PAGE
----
Libraries - University of Virginia
Electronic texts of all kinds can be found on the World Wide Web today, even texts in medieval German. However, the quality and reliability of these texts vary. Some websites offer texts with typographical markup (e.g. Gutenberg.de or Bibliotheca Augustana) and some provide texts with elaborate retrieval techniques where the results of searches are electronically linked to more robustly encoded full texts (e.g. the Mittelhochdeutsche Begriffsdatenbank). But regardless of the level of encoding, most electronic text archives concentrate only on primary texts; editorial additions (such as paratextual material such as introductions, critical apparatuses) are omitted as well as the lexicographical aids in glossaries and commentaries to the edited texts. In the case of medieval texts, such editorial components are essential for the academic to gain the most valuable reading and understanding of medieval vernaculars. The central goal of the project, Middle High German Interlinked/ Digitales Mittelhochdeutsches Textarchiv, is to provide comprehensive textual editions (including introductions to each text, the primary texts themselves, word glossaries, and other editorial additions) and to link these electronic editions to external lexicographical resources. In the end, the project will house an XML-encoded electronic text archive of about 100 Middle High German texts and their glossaries. The texts will be interlinked with their glossary entries and those glossary entries will interlink with the existing Middle High German dictionaries. This interlinking system will provide numerous discovery and retrieval strategies to maximize the reading and etymological contexts of each work. This project, a collaboration between XML specialists at the Electronic Text Center of the University of Virginia and linguistic experts in the German Department at the University of Trier, is funded by the National Science Foundation (NSF) and the Deutsche Forschungsgemeinschaft (DFG). The starting point of this collaboration is the compound of Middle High German dictionaries consisting of the following components: • G.F. Benecke/ W. Müller/ F. Zarncke, Mittelhochdeutsches Wörterbuch (1854-1861) • M. Lexer, Mittelhochdeutsches Handwörterbuch (1872-1878); and its Nachträge (= supplements) (1878) • K. Gärtner/ Ch. Gerhardt/ J. Jaehrling/ R. Plate/ W. Röll/ E.Timm, Findebuch zum mittelhochdeutschen Wortschatz (1992) All three dictionaries are closely related to one another: Lexer’s dictionary is an alphabetical index and supplement to the older dictionary by Benecke, Müller and Zarncke and refers to it by explicit references. The Findebuch represents a compilation of glossary references to texts that have appeared since 1878 when 111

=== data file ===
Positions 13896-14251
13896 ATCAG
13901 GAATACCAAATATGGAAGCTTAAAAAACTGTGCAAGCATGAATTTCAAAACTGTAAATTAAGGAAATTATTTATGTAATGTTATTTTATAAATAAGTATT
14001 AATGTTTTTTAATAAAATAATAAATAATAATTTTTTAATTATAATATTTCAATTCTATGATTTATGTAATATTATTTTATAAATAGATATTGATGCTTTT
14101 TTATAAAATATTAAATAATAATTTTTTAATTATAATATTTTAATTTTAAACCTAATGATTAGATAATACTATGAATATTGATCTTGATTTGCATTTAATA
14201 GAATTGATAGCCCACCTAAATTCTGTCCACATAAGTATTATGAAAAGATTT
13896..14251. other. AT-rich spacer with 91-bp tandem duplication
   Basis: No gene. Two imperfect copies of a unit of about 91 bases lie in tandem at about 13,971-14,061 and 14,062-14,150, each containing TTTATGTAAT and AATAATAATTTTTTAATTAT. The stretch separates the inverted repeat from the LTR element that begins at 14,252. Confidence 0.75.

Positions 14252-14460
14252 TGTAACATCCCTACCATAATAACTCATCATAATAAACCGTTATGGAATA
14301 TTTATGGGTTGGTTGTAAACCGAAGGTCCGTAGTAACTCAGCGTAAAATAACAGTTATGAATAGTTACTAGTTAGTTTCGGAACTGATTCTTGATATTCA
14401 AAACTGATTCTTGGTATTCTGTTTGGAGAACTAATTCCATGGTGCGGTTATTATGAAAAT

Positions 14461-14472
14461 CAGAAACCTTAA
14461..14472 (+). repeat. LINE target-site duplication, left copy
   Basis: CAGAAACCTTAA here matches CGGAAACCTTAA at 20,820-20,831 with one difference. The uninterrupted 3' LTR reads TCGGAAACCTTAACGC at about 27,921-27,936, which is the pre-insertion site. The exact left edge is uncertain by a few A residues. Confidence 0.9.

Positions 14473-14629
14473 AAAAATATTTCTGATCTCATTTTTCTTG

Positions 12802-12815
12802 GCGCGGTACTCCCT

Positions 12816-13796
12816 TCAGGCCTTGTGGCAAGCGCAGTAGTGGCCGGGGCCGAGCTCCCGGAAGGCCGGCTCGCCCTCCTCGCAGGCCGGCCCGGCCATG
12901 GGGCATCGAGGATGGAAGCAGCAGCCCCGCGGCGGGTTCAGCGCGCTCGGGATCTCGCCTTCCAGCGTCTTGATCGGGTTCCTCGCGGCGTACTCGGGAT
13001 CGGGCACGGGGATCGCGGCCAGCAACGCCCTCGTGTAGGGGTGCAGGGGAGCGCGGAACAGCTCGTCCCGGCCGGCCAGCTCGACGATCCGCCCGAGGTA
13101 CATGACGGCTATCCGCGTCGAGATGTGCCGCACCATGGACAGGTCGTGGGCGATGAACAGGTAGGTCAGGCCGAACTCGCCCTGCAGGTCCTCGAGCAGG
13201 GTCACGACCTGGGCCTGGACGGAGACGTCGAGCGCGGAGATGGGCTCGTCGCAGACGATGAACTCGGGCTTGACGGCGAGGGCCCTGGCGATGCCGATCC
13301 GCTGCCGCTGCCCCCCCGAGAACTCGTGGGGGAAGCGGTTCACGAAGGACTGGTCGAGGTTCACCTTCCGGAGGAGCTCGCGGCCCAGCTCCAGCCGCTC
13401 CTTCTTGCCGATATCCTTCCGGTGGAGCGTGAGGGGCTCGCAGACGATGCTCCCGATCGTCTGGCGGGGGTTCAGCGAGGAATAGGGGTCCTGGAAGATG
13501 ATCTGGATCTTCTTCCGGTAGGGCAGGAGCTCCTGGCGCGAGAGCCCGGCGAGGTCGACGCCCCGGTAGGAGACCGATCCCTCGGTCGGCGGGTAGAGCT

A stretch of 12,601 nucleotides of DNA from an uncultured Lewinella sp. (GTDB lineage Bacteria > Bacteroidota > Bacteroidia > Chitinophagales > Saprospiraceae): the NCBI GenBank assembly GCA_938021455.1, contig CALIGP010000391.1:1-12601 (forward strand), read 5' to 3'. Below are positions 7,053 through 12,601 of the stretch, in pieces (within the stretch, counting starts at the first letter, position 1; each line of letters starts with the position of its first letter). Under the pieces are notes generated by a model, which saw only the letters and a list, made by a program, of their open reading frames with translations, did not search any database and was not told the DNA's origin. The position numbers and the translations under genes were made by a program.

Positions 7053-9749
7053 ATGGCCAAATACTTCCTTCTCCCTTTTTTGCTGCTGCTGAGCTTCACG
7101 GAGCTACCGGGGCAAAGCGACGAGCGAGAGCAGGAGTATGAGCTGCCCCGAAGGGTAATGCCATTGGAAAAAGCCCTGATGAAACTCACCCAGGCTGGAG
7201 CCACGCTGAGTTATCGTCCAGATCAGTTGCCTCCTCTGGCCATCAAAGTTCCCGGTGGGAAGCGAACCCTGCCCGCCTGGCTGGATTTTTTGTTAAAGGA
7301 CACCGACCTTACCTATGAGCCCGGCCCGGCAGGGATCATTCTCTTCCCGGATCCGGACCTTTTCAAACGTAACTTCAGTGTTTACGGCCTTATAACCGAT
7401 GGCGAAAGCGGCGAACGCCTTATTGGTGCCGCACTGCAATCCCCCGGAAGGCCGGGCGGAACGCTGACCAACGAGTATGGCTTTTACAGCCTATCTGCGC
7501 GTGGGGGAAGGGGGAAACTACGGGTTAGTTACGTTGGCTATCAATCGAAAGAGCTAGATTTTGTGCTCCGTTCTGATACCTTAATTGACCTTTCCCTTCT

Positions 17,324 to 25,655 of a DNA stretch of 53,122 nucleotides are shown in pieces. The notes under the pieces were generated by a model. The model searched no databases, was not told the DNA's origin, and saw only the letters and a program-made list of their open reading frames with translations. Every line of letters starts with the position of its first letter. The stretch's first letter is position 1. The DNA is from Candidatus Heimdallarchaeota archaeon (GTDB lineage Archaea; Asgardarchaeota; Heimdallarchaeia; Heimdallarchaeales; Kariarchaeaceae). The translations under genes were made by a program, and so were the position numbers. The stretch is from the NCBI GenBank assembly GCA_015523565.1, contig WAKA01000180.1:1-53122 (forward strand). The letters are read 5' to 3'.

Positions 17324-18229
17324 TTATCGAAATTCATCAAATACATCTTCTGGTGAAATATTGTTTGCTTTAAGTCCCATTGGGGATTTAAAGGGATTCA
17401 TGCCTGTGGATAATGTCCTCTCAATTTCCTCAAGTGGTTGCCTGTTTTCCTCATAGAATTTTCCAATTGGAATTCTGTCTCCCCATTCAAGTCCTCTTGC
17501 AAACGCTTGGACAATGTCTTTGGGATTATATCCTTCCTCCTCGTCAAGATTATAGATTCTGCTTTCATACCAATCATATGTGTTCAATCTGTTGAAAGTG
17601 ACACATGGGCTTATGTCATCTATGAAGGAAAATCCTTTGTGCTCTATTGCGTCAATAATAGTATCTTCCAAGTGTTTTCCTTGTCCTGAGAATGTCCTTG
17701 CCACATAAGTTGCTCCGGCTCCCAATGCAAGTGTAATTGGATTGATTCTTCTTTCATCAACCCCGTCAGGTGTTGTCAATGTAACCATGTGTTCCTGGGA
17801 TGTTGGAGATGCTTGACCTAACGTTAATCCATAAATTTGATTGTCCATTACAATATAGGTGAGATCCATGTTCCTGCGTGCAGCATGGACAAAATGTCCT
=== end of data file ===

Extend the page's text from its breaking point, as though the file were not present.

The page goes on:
Lexer’s Handwörterbuch had been completed. The Findebuch contains headwords and siglas that point to full glossary entries. These three dictionaries have been freely available on the Web since 1999 as an interlinked dictionary compound (http://www.mwv.uni-trier.de) and is also available from S. Hirzel (Stuttgart) on a CD-ROM which features more sophisticated retrieval facilities than the internet version. For Middle High German Interlinked all editions upon which the Findebuch is based have been digitised and will form one of the largest text archives in and on Middle High German on the Web. While the texts of the archive can be read and studied as individual objects, the multidirectional interlinking to glossaries and dictionaries enriches the lexicographical contexts of these works and augments the researcher’s own work in linguistic history and analysis of the Middle High German period. The project provides a model realization of the multiple opportunities of linking and electronically merging information gathered from large text corpora and dictionaries. In this presentation at the 2003 ACH/ALLC, the authors will present problems that such a large undertaking has posed, discuss the solutions to these problems, and finally demonstrate a version of the system on the Web to enhance future work in this field.
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Hosted at University of Georgia
Athens, Georgia, United States
May 29, 2003 - June 2, 2003
83 works by 132 authors indexed
Affiliations need to be double-checked.
Conference website: http://web.archive.org/web/20071113184133/http://www.english.uga.edu/webx/